Anderson believes that organic, vegan food should be accessible to everyone. So he started hosting pay-what-you-can dinners. The nacho nights were especially popular.
Coming up is the “Pay What You Want/Can Gluten-Free and Vegan Thanksgiving Dinner” on Wednesday, Nov. 26 from 11 a.m. until 9 p.m. “I did 350 plates last year and hope to do 500 this year,” remarked Anderson.
Dreaming of a vegan
“I love this business,” he observed. He doesn’t view himself as being in competition with the other vegan restaurants and businesses out there, but instead seeks to collaborate and support them, sharing information with his customers in person and via his social media channels.
“We’re creating a business ecosystem,” observed Anderson.
His big dream is to launch a vegan marketplace somewhere in the Midway area and offer a place where a bunch of vegan businesses can gather under one roof. He’d love to see coffee shops, bakeries, groceries, lunch counters, and clothing around a performance space.
This would help each business thrive as they wouldn’t have to purchase all the needed equipment themselves, but could share items like walk-in freezers and dish rooms.
“It’d be a destination spot,” he said.
Starting with small steps to make change happen
Anderson pointed out that three of the four leading causes of death are lifestyle-related, and can be fixed by changing one’s diet. “Let’s stop making ourselves sick,” said Anderson. He supports eating raw and vegan, and saving the money each month that goes towards prescription drugs you don’t need if you change what you eat.
“It’s not progressive,” he pointed out. “It’s regressive. It’s going back to how we used to eat.”
He is glad to see that young farmers are deciding there is a better way to do things, and returning to older practices. It may not be as cheap at the start, but he thinks it is in the long run when people aren’t facing high medical bills and poor health, as well as the impacts of agricultural pollution.
“I’m going to do my part so that your grandchildren can see a monarch butterfly,” Anderson tells people, while letting them know that the biggest pollutor is the agriculture industry. By switching to a vegan diet, people make a positive impact on the environment.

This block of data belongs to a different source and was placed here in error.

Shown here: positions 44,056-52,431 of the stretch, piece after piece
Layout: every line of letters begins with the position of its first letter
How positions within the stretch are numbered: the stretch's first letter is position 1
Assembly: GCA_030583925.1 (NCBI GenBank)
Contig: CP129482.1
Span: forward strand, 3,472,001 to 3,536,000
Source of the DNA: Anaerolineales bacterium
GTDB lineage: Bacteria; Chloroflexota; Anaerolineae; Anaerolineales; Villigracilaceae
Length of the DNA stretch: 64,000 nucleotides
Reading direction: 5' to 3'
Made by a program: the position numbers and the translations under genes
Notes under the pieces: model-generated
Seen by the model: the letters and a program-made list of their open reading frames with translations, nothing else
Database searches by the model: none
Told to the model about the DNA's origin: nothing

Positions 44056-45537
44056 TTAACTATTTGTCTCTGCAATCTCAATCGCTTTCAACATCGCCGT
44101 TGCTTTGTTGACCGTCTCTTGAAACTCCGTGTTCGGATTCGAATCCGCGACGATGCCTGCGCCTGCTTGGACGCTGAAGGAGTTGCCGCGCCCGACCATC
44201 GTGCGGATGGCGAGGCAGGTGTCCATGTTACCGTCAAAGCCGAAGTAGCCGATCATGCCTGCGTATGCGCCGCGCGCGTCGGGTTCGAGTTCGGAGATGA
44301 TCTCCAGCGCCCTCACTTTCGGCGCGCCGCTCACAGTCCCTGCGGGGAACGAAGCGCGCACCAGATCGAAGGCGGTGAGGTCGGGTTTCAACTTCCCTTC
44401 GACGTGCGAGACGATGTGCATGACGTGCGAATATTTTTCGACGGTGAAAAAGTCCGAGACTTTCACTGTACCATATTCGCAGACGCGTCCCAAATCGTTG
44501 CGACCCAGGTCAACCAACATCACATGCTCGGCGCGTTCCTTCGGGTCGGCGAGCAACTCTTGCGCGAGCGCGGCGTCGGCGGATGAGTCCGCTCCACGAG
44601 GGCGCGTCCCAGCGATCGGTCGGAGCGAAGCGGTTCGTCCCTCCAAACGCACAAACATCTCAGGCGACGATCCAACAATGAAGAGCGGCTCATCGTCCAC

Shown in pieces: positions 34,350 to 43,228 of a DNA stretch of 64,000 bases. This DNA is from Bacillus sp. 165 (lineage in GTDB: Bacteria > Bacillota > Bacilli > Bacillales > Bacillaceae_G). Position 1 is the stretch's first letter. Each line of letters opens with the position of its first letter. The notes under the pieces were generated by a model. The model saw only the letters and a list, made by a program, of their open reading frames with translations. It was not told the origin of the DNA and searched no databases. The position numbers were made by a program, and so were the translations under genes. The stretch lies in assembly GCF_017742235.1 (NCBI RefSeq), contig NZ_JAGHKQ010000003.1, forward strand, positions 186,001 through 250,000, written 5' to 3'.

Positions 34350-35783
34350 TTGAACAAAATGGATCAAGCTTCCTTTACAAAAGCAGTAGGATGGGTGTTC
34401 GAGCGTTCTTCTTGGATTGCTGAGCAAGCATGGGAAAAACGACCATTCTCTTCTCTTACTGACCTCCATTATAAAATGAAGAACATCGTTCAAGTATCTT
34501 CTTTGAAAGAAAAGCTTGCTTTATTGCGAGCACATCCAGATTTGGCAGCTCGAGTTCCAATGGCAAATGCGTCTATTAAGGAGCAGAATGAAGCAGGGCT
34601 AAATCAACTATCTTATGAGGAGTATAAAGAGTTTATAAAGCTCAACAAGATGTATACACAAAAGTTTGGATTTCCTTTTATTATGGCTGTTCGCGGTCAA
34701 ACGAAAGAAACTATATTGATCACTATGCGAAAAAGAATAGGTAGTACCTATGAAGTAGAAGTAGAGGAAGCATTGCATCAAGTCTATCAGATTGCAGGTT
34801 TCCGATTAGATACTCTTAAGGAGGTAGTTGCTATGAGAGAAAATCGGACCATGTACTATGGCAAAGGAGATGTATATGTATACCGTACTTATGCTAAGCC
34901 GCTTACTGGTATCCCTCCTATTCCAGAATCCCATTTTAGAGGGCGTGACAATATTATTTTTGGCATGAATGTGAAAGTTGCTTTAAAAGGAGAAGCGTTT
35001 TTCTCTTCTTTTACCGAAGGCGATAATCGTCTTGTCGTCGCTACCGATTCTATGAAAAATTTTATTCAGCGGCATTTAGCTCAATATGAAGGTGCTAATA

“If we don’t start with small steps, we will never move forward,” he remarked. He believes that when you magnify those small steps by more people that is when change happens.
One of his favorite quotes is: “If you really wanted to change something, you’d vote with your dollar.”
Another is: “We’re all afraid of the solutions that will rob us of our excuses.”
Shopping locally himself
Anderson makes a point of stocking as many local items as possible, establishing an environmental justice standard for himself that favors less packaging and less transportation. The shelves are stocked with many products made within 10 miles of the bodega, and more made within 200 miles of this location.
“I don’t want to tell you to ‘shop local’” said Anderson. “I want to set an example.”
He gets items when others nearby order them too to cut down on transportation impacts to the environment. When he does get plastic wrap or boxes, Anderson offers them to other entrepreneurs and customers who need the packaging to ship things so that they are reused and don’t end up in a landfill.
The vendors he works with focus on small batches of high-quality items, and use sustainable practices, such as recyclable packaging and sourcing from those who pay fair wages to employees.
Anderson is working to address the way many people operate today without giving a thought to how their food gets to them. Anderson says that many operate like this: “Your food just comes out of a facility, shows up at grocery store and you buy it,” He talks to his customers about the 14-20-hour days some people are working in order to get this product out to them. He has one vendor who quit a good job at General Mills, moved in with parents and teaches yoga classes on the side to pay the bills in order to launch their new hustle.
Creating place he wants to be
“I understand it’s my responsibility to help create the place I want to be in,” said Anderson.
“I care about what I do, and try to do my best. I have a pretty clear vision of what I want the transcript of my life to say when it’s done.”
Contact editor Tesha@MonitorSaintPaul.com.